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July 4, 1966


JAMA. 1966;197(1):52. doi:10.1001/jama.1966.03110010104031

Massive hemorrhage from acute stress ulceration of the stomach and duodenum is an ominous sign in the patient already suffering from major illness, burns, or central nervous system trauma. An operation is frequently required to control the bleeding, and the high mortality has led some investigators to recommend vagotomy, pyloroplasty, and suture ligation of the bleeding point. There is little question that this procedure can effectively control active hemorrhage and that it represents an operation of lesser magnitude than gastrectomy in a patient already weakened by serious illness or injury. The true merit of an operation recommended for the control of massive hemorrhage, however, depends not only on how effectively it controls the immediate hemorrhage, but also on how well it protects against rebleeding.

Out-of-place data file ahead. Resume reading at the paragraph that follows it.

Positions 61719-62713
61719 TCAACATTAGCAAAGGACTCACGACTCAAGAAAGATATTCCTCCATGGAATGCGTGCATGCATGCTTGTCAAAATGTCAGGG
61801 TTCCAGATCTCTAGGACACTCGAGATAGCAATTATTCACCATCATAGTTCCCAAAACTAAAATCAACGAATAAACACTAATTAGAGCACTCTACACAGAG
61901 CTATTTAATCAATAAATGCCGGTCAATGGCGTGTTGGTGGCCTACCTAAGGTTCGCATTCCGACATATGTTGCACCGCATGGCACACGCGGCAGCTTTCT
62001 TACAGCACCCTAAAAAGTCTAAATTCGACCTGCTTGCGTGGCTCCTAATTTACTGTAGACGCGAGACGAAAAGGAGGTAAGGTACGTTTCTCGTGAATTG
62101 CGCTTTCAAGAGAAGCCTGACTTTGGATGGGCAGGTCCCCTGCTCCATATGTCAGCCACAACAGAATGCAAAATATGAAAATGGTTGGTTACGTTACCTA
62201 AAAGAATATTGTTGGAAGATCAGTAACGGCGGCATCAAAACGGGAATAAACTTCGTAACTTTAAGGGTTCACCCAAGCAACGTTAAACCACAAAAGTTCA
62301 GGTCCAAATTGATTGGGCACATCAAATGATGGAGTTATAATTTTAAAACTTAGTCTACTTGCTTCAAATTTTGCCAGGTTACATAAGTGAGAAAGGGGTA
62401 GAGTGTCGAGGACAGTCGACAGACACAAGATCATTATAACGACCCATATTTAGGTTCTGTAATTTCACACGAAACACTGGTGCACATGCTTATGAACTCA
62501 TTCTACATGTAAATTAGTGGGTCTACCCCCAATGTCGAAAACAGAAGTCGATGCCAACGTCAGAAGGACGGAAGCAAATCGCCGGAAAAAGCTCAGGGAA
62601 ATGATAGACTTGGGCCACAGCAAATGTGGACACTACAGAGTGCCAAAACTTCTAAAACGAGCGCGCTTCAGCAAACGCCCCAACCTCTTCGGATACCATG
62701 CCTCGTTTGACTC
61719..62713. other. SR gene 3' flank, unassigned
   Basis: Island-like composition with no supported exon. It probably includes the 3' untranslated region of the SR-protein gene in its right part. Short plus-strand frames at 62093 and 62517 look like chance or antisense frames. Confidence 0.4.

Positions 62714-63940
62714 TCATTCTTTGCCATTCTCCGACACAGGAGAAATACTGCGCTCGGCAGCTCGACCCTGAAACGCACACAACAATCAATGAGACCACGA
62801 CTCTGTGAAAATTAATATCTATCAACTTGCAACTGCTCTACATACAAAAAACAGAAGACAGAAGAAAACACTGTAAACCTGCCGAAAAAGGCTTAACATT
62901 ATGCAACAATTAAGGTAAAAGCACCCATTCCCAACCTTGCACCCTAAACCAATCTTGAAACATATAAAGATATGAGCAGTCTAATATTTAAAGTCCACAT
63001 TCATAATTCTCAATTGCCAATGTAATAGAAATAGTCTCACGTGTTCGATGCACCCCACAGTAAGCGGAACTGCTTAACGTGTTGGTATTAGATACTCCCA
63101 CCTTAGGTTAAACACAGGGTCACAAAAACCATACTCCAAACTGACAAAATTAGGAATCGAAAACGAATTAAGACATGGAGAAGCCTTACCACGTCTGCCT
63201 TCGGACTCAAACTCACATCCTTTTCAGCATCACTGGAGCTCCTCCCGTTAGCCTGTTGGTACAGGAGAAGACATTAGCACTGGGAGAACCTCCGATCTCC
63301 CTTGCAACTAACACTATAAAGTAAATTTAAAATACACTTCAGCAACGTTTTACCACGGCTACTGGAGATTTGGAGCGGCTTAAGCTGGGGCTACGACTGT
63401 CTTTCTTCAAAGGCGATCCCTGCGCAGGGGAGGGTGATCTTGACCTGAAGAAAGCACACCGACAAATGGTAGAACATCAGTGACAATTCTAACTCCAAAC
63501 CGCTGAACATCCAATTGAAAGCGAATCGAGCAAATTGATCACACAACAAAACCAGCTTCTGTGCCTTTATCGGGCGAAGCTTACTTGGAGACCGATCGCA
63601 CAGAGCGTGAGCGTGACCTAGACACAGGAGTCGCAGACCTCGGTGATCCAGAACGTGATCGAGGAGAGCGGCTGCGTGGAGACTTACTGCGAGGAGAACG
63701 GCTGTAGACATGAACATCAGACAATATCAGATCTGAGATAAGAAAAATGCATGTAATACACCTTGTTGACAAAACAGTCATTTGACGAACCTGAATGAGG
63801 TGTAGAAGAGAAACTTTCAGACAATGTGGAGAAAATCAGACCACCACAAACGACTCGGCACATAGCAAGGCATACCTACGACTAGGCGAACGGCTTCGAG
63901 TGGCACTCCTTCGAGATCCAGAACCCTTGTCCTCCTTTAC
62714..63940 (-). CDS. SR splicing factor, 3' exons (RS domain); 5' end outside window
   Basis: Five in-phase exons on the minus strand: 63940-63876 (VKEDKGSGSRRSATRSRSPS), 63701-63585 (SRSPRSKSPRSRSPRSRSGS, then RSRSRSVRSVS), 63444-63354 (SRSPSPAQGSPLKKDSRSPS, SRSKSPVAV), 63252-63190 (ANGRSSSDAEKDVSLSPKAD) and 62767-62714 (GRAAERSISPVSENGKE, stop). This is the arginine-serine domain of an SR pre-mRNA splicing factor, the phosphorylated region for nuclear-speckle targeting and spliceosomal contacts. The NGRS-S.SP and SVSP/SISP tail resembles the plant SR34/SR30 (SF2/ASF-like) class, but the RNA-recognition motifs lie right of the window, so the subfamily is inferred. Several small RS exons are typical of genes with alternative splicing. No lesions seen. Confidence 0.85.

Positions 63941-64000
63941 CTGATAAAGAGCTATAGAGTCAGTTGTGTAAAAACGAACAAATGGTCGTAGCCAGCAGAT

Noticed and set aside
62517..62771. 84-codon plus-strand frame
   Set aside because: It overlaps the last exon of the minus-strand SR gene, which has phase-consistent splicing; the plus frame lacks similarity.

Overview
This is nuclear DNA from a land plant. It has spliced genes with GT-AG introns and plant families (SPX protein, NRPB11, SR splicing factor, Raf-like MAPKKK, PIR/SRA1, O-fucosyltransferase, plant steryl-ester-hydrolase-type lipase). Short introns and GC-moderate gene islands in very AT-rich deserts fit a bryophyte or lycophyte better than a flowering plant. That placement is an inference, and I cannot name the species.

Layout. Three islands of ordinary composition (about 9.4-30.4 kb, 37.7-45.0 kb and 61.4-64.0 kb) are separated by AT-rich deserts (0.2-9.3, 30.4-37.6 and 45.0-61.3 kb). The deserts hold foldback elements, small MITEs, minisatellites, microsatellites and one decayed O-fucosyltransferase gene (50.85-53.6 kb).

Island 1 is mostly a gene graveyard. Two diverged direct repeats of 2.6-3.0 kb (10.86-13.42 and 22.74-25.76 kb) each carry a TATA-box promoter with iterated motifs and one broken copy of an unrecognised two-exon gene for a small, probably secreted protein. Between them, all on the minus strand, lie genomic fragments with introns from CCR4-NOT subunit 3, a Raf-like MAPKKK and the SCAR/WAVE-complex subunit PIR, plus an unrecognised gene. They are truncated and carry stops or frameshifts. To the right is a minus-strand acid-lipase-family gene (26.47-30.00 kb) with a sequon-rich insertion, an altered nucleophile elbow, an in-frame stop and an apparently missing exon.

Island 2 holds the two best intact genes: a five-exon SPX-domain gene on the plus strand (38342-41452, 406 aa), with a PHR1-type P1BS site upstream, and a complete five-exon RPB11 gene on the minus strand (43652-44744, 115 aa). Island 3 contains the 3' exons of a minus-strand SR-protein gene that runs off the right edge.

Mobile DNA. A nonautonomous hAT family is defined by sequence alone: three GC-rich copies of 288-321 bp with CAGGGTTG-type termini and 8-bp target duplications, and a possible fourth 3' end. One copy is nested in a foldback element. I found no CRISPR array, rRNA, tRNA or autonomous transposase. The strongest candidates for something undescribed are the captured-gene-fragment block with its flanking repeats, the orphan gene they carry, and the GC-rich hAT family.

A communication in the July Archives of Surgery questions the value of vagotomy and pyloroplasty in the management of bleeding from stress ulcers of the stomach

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